As noted above, traditional peacekeeping operations rested on three principles: the consent of the parties, the impartiality of the peacekeepers, and the non-use of force except in self-defense. (14) Thus, peacekeepers were only able to be present in a conflict with the consent of the relevant parties. (15) They were required to be impartial in relation to those parties, to not hinder or assist one side over another. (16) And they could not proactively use force, but instead could only engage in hostilities for the purposes of self-defense (17) (and later, more controversially, for the defense of their mandate). (18) These "bedrock" principles of peacekeeping (19) remain central to the popular perception of peacekeeping and are exemplified in peacekeeping operations that perform traditional functions, such as observing ceasefires, establishing buffer zones, and maintaining law and order. (20) However, as the concept of peacekeeping has evolved, and enforcement-like activities have been imposed on peacekeepers, the three core principles have increasingly been eroded. (21)

      In addition to peacekeeping, the Security Council has also utilized "enforcement actions" to maintain or restore international peace and security. Enforcement actions have been described as "the mirror image" of peacekeeping. (22) The Security Council orders these actions, often contrary to the will of the host state, (23) and the forces implementing them take sides in a conflict and use offensive force to enforce the solution mandated by the Council. (24) As noted by Bowett, an enforcement action "as conceived in Chapter VII necessarily comprehends the assumption of belligerent status by the Forces of the United Nations," (25) as opposed to traditional peacekeeping operations, which typically maintain a non-combatant status while operating in conflict zones. However, the line between "pure" peacekeeping and "pure" enforcement operations has rapidly been blurred as the mandates of ostensibly peacekeeping operations have been expanded to deal with a larger range of issues. (26) Despite these changes, the U.N. has "continued to maintain" that the three basic principles of peacekeeping described above apply even to these hybrid forms of operations, as seen in the Congo. (27) As discussed below, given that the facts on the ground for these operations often closely resemble armed conflicts, and that U.N. forces are now taking a more active, offensive, and sometimes aggressive role in such conflicts, the legal protections the three traditional principles may once have provided to U.N. peacekeeping operations now rest on shakier foundations.

      While the Security Council has authorized the use of force by individual or multilateral groups of states that are responsible for the conduct of the operation undertaken, (28) the focus of this Article is not these "authorization" missions, but rather the operations that the U.N. itself commands and controls as subsidiary organs of the U.N. (29) The legal regimes applicable to authorization missions, and issues they raise, differ somewhat from those considered in this Article due to the more traditional involvement of state armed forces, who have clearer obligations under international humanitarian law. Instead, this Article focuses on U.N. commanded and controlled operations, which are considered to be subsidiary organs of the U.N. for which the U.N. has direct responsibility. (30)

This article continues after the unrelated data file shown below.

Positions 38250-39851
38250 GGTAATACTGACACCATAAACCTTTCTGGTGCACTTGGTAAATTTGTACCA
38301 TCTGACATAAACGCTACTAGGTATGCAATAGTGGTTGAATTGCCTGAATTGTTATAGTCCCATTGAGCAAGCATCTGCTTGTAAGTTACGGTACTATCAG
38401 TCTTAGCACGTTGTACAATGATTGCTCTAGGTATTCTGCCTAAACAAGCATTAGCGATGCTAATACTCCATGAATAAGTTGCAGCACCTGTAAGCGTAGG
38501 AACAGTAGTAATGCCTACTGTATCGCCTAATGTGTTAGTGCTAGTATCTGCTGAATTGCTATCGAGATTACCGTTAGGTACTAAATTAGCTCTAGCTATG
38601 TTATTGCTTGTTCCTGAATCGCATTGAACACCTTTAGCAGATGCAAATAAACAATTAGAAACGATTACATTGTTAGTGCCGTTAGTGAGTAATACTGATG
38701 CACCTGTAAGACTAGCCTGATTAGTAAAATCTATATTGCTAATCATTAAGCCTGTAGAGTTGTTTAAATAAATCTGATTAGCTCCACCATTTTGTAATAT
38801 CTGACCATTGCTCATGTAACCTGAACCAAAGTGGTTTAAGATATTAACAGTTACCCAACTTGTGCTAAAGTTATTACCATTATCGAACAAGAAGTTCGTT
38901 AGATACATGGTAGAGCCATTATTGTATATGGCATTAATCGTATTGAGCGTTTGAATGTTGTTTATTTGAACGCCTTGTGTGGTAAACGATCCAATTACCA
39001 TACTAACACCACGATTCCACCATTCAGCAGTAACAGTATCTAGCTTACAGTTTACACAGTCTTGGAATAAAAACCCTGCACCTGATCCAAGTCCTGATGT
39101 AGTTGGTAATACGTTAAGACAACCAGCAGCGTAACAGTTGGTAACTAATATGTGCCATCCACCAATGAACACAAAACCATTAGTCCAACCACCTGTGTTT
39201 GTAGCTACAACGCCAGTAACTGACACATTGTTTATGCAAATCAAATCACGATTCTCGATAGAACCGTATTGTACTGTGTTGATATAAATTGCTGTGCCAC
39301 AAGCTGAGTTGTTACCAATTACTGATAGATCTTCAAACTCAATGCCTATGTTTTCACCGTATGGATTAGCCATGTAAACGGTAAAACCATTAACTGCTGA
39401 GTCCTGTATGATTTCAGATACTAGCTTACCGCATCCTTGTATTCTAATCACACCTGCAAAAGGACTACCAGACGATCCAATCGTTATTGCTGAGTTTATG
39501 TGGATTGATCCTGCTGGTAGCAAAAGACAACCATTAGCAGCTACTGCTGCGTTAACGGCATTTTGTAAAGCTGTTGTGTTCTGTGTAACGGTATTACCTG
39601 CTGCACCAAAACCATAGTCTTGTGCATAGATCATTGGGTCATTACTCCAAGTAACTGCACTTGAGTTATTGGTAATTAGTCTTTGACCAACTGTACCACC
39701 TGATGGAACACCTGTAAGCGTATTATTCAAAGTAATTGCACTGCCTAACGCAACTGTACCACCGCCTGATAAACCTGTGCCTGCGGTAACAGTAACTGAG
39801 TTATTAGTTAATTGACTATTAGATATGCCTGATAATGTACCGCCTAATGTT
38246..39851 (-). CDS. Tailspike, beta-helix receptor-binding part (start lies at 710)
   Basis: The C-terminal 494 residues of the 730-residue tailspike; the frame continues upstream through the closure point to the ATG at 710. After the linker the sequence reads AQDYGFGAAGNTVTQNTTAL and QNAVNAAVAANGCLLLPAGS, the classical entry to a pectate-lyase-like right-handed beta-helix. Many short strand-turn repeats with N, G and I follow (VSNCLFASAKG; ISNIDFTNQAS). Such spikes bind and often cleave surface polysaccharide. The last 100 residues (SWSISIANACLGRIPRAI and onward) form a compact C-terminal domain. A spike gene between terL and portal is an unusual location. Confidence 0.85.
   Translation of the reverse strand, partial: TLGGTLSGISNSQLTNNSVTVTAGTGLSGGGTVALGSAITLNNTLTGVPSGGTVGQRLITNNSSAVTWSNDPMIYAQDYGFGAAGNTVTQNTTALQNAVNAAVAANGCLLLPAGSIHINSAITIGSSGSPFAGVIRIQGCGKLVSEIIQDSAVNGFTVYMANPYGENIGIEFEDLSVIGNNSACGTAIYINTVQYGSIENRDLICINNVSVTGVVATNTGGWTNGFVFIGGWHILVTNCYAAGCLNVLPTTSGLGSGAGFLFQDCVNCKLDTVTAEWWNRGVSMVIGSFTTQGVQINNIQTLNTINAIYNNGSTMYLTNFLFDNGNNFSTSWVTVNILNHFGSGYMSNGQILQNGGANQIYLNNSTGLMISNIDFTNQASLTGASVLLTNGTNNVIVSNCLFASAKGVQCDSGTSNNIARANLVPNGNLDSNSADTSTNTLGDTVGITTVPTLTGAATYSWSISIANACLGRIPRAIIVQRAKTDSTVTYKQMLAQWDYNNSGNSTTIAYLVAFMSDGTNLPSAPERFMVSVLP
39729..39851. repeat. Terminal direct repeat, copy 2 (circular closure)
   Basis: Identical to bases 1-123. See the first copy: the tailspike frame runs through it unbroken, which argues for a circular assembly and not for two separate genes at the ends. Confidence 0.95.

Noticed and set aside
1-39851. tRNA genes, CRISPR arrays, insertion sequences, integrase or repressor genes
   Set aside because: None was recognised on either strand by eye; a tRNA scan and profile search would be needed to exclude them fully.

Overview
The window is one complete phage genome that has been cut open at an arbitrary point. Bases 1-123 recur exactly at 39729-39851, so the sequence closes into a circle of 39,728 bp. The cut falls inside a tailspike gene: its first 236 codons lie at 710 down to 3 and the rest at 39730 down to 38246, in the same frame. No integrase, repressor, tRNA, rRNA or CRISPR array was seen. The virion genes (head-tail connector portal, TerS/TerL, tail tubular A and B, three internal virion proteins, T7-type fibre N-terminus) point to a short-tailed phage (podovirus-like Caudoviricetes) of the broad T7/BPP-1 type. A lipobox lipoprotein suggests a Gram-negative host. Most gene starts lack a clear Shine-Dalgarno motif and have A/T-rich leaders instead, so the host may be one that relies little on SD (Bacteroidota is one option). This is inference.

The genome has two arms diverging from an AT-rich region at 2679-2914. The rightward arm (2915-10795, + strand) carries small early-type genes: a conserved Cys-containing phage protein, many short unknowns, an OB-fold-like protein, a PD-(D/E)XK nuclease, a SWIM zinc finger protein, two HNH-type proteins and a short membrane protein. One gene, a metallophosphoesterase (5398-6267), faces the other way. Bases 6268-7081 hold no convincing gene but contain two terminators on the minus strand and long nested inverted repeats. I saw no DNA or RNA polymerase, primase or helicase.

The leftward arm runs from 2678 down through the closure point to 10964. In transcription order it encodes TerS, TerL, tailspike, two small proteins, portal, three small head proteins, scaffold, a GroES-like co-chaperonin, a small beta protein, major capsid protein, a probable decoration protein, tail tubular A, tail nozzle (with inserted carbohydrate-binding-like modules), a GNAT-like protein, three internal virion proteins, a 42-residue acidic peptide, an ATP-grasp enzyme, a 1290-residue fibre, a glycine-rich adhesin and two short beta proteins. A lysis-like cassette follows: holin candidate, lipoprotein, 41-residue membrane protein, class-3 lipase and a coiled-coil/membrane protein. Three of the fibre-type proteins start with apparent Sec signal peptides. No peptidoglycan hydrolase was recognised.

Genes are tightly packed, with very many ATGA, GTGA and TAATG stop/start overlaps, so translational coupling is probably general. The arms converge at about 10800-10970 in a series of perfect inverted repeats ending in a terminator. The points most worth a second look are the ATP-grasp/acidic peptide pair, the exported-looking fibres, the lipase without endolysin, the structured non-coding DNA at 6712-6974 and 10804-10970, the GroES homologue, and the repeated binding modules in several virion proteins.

2. The Conflict in the Congo and the Creation of the Intervention Brigade

      The conflict in the Congo is long-running and complex, involving a range of state and non-state actors. (31) U.N. involvement in the region also has a long history. (32) The current U.N. deployment, the U.N. Organization Stabilization Mission in the Democratic Republic of the Congo (MONUSCO) was established in 2010 pursuant to Security Council Resolution 1925 (MONUSCO Resolution). (33) This Resolution converted the then peacekeeping force in the Congo, the U.N. Organization Mission in DRC (MONUC), into MONUSCO. MONUC's initial mission had been mostly observational, however its mandate was gradually expanded to include implementation of a ceasefire agreement, verification of force disengagement and redeployment, support for humanitarian and human rights work, and civilian protection. (34) To accomplish this mandate, MONUC was authorized under Chapter VII of the U.N. Charter to use "all necessary means." (35) Following elections in the Congo in 2006, MONUC's functions were adapted to include "military, political, rule of law and capacity-building tasks" and the resolution of conflicts in the Congo's provinces. (36) As of February 2010, there were 20,573 uniformed personnel deployed under MONUC, making it the largest peacekeeping operation in the world at that time. (37) There was also widespread dissatisfaction and criticism of the work of MONUC in the Congo, and in particular its failure to protect civilians and accomplish its mandate. (38)

      MONUSCO was established in May 2010, partly in recognition of the changing nature of the situation in the Congo, particularly after the 2006 elections. MONUSCO was authorized to "use all necessary means to carry out its mandate relating, among other things, to the protection of civilians, humanitarian personnel and human rights defenders under imminent threat of physical violence and to support the...